How to Implement an Admissions Preference for Homeless Applicants
Congress and HUD have established various types of preferences in an effort to provide housing to those most in need. HUD rules currently include four different kinds of preferences that apply to various programs [HUD Handbook 4350.3, par. 4-6(B)]. Of these four preferences, three of them apply only to certain applicants and are mandatory. These preferences are:
Statutory preferences. These are preferences required by the federal law governing Section 221(d)(4), 221(d)(3), and 221(d)(3) BMIR sites. If you own or manage one of these sites, you must give a preference to applicants who’ve been displaced by government action or by a presidentially declared disaster.
HUD preferences for Section 236 sites. HUD regulations still require owners and managers of Section 236 sites to grant a preference to applicants displaced by government action or by a presidentially declared disaster. In addition, Section 236 sites that offer rental assistance through the RAP program must rank applicants based on RAP assistance eligibility and estimated rent based upon income.
Preferences required by state or local law. Some state and local governments have admissions preferences that you must apply to assisted housing applicants. For example, both Maine and California require sites to give a preference to veterans, military personnel, and their families. And Louisiana requires a preference for working families. Other states require preferences for victims of domestic violence, even though HUD’s own version of this preference is optional.
The fourth type of preference is optional. For instance, you may choose to adopt preferences such as a working family preference or a preference for elderly or disabled applicants over other single applicants. Recently, HUD has focused its efforts on the problem of homelessness and is encouraging owners to adopt an admissions preference for homeless people. While homelessness has decreased over the past five years, most significantly among veterans and the chronically homeless, there were still over 570,000 individuals experiencing homelessness on a given night in 2014, according to the United States Interagency Council on Homelessness (USICH).
To help address this problem, HUD’s Deputy Assistant Secretary for Special Needs recently released toolkits for strategies to end veteran homelessness. And in July 2013, HUD published Notice H2013-21 that provides information on implementing owner-adopted admissions preferences for individuals or families experiencing homelessness.
If homelessness is pervasive in your area, adopting this type of preference could go far in lowering your vacancy rates with the help of a consistent referral source. A coordinated system of service providers that assist and place the homeless in your area could refer qualified individuals and families as well as completed applications to your office.
In addition, owners are given wide latitude in tailoring preferences both with regard to who is served and what percentage of units or vacancies are subject to the preference. For example, owners have the flexibility in choosing the preference rate such as filling every third vacancy with an applicant who is currently homeless. If homelessness is a problem in your area you might consider adopting a special admissions preference. If you decide to adopt one, review the following nine steps laid out by HUD in the notice.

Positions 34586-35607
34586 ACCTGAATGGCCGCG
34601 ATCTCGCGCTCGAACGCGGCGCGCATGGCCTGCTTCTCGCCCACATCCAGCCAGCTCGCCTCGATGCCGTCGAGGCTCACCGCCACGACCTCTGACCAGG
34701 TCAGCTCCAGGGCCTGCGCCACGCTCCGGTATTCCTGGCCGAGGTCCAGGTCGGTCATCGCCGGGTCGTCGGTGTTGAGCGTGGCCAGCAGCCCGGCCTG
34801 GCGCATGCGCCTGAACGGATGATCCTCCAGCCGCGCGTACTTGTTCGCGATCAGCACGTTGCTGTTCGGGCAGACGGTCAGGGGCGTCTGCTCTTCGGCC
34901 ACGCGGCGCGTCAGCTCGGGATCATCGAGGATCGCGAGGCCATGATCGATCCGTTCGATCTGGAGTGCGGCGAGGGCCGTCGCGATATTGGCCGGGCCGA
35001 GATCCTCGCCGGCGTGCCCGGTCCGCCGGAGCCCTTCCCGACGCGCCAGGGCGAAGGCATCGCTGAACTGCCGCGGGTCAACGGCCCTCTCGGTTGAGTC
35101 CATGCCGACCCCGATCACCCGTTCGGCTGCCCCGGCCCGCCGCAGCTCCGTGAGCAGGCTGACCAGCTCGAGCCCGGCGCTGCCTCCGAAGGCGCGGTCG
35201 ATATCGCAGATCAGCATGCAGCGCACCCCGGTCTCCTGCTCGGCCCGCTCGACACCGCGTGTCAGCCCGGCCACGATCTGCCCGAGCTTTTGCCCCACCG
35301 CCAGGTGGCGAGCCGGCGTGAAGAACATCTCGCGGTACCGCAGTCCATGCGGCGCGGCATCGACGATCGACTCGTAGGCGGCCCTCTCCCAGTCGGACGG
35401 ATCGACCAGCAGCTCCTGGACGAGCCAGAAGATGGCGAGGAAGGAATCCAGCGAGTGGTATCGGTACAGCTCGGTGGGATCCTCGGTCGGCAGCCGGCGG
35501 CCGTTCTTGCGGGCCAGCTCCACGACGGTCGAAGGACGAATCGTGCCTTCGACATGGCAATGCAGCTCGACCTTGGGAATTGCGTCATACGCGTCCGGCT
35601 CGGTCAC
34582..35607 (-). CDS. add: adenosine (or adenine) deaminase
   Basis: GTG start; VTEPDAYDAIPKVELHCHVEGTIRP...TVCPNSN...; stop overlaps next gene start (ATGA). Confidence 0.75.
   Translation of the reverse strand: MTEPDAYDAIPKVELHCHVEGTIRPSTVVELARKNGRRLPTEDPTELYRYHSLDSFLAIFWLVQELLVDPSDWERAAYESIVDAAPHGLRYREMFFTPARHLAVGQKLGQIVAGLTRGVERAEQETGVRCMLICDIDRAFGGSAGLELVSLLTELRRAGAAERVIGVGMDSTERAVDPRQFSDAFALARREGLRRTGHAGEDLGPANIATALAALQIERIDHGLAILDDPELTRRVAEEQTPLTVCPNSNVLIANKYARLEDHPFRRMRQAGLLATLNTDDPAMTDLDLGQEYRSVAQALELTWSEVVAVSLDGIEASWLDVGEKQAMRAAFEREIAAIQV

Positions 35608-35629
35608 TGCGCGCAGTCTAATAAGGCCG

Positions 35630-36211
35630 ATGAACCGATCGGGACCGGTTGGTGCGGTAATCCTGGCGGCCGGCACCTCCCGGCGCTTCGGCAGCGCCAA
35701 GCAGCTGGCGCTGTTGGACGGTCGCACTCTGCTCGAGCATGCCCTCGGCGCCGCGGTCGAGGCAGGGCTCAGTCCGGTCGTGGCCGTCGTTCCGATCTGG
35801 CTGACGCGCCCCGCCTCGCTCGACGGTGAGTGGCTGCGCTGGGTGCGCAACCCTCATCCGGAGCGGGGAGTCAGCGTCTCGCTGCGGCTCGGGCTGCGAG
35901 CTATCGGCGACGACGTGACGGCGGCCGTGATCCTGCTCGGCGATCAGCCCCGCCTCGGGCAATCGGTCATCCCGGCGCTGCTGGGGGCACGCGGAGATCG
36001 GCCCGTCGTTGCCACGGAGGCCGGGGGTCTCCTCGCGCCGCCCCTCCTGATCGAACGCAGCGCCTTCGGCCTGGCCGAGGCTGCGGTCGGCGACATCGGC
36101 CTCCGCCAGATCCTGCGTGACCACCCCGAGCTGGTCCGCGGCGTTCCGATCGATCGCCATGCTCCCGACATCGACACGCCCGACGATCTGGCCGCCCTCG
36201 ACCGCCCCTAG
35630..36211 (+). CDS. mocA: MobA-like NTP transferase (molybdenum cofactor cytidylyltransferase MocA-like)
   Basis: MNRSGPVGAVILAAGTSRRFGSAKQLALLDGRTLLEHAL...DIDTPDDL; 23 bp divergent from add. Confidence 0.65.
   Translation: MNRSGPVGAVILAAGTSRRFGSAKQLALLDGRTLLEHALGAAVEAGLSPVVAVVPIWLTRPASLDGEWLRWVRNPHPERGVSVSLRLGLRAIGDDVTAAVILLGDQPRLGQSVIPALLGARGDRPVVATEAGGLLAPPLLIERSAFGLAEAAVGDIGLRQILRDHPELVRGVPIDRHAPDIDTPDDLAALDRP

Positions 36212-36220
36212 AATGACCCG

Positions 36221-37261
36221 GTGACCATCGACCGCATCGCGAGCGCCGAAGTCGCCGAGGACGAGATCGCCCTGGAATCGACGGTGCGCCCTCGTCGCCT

Step 1: Inform All Applicants of Admissions Preferences
Applicants with preferences are selected from the waiting list and receive an opportunity for an available unit earlier than those who don’t have a preference. Preferences affect only the order of applicants on the waiting list. They don’t make anyone eligible who wasn’t otherwise eligible, and they don’t change an owner’s right to adopt and enforce tenant screening criteria [HUD Handbook 4350.3, par. 4-6(A)(1)].
If you adopt admission preferences for homeless individuals and families, you must inform all applicants about the preference and give all applicants (including those on your waiting list) the opportunity to show that they qualify for the preferences [HUD Handbook 4350.3, par. 4-6(A)(2)].
Step 2: Amend TSP and Affirmative Fair Housing Marketing Plan
All owner-adopted preferences must be included in the Tenant Selection Plan (TSP) and, if required, the Affirmative Fair Housing Marketing Plan for the associated site including any referral policy in the preference, if applicable.
It’s important to note that owner-adopted preferences must be approved by your local HUD office to confirm conformance with applicable regulatory and statutory requirements. You can remove your preferences at any time without HUD approval, but if you make any changes in preferences you must update your TSP to reflect those changes. Below, we’ve provided Model Language: Sample Tenant Selection Plan Amendment for a Homeless Admissions Preference that you can use and adapt.
Step 3: Decide on a ‘Homeless’ Definition
When you’re creating your admissions preferences, you can use HUD’s definition of “homeless” under the Homeless Emergency Assistance and Rapid Transition to Housing Act of 2009 (HEARTH Act) or a definition that better suits your site.
Ultimately, your definition for homelessness cannot exclude any protected classes such as families with children. If you choose to adopt a narrower or broader definition of homeless than the one based on the HEARTH Act, you need to submit a written request to your local HUD Field Office specifying the type of preference with its full definition and how you’ll implement it. Below, we’ve provided sections of the HUD regulatory definitions as well as other possibilities in our Model Language: Use HUD’s Definition of Homeless or Other Possibilities.